Can my employer fire me because I need time off to treat cancer?

UPDATED: Jan 27, 2011

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Can my employer fire me because I need time off to treat cancer?

My employer fired me after I requested time off to treat cancer. I have only been with the company for 4 months when I was diagnossed and did not qualify for FMLA. When I requested a leave of absence to have surgery and chemo they told me that they would give me 1 week off. If I did not return after a week they would let me go. I was not able to return after a week and was fired while I was still in the hospital. It feels wrong how I was discharged but I want to know if I have a case legally speaking?

Asked on January 27, 2011 under Employment Labor Law, Arizona


MD, Member, California Bar / FreeAdvice Contributing Attorney

Answered 12 years ago | Contributor

Every state has laws concerning the protection of certain classes of people.  Every state also has laws concerning whether you are considered an at will employee, and if you can be fired with or without cause.  The problem you have is you were only employed by this company for four months, so you didn't qualify for FMLA (because you have to be employed for at least one year and your employer has to qualify by its size of its employees).  Even if the entity truly fired you because of your cancer and required cancer treatment, it would be hard to prove. If you have anything in writing showing you were only given one week, it may help prove they discriminated against you but whether the discrimination has to do with a covered item (say like being fired for being pregnant), you would need to talk to a labor lawyer about it. Talk to counsel, because it will at least help you decide that aside from unemployment, what you can do to help and protect yourself.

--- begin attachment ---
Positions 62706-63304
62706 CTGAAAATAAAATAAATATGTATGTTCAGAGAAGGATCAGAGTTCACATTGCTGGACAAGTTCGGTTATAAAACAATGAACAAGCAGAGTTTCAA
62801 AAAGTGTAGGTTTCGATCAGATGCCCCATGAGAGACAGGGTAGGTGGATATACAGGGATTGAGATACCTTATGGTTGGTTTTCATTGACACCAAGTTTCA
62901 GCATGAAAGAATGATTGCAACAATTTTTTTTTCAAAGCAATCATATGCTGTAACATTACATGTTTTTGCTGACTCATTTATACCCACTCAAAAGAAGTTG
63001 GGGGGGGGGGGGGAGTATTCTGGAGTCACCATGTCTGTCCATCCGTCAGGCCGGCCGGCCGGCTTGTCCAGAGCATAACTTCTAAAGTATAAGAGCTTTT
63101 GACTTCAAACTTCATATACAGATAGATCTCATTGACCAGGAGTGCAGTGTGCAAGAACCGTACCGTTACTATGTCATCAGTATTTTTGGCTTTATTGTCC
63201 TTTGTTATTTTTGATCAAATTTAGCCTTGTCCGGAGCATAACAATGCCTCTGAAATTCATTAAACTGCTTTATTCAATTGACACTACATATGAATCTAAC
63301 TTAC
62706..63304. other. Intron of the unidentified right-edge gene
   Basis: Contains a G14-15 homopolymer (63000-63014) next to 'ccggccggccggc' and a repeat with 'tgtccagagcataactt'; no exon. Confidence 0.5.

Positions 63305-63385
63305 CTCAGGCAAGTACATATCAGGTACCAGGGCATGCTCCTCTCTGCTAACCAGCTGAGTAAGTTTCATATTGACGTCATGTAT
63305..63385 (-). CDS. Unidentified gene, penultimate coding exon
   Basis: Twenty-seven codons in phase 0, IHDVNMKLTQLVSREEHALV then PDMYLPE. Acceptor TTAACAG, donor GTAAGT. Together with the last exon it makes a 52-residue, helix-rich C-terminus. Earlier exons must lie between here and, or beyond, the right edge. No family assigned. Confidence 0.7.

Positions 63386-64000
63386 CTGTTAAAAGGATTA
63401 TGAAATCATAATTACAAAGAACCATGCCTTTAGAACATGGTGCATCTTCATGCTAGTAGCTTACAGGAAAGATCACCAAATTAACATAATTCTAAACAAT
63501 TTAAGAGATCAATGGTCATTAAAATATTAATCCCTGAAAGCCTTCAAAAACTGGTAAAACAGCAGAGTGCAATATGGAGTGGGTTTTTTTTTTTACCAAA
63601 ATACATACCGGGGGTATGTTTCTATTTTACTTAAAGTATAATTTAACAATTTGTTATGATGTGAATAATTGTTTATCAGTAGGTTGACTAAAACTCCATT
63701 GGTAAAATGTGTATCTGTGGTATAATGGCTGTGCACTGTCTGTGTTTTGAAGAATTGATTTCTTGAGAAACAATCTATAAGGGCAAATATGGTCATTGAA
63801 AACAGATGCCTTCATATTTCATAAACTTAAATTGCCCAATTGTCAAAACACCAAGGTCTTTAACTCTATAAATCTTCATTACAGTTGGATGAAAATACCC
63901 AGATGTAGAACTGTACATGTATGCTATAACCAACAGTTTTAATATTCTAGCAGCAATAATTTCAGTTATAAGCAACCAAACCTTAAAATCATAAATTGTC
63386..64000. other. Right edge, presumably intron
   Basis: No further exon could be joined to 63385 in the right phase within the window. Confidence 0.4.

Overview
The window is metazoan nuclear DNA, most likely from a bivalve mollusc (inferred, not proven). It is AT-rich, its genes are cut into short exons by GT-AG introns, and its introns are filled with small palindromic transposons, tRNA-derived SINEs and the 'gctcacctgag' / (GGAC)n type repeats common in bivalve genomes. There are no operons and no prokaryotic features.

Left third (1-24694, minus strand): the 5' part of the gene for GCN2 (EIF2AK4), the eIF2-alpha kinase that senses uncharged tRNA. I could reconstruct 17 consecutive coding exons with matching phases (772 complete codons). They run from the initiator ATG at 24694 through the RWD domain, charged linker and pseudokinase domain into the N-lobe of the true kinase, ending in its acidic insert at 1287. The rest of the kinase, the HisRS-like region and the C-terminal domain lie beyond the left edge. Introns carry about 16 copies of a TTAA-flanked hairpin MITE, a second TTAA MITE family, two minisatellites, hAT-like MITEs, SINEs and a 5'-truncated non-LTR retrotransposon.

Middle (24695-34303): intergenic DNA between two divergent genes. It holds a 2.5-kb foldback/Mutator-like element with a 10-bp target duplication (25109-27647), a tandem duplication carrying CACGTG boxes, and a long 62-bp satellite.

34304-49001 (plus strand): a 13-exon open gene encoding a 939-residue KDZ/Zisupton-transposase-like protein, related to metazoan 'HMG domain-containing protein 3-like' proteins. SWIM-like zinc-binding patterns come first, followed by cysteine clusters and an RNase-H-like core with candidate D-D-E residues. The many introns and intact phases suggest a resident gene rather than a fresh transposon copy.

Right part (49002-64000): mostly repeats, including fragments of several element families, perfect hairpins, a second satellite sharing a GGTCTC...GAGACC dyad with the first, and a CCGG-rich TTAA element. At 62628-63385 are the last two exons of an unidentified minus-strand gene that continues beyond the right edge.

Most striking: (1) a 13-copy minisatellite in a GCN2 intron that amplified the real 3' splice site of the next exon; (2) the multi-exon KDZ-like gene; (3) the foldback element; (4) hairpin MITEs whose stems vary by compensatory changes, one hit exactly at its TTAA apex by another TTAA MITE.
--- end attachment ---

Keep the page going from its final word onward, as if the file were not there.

IMPORTANT NOTICE: The Answer(s) provided above are for general information only. The attorney providing the answer was not serving as the attorney for the person submitting the question or in any attorney-client relationship with such person. Laws may vary from state to state, and sometimes change. Tiny variations in the facts, or a fact not set forth in a question, often can change a legal outcome or an attorney's conclusion. Although has verified the attorney was admitted to practice law in at least one jurisdiction, he or she may not be authorized to practice law in the jurisdiction referred to in the question, nor is he or she necessarily experienced in the area of the law involved. Unlike the information in the Answer(s) above, upon which you should NOT rely, for personal advice you can rely upon we suggest you retain an attorney to represent you.

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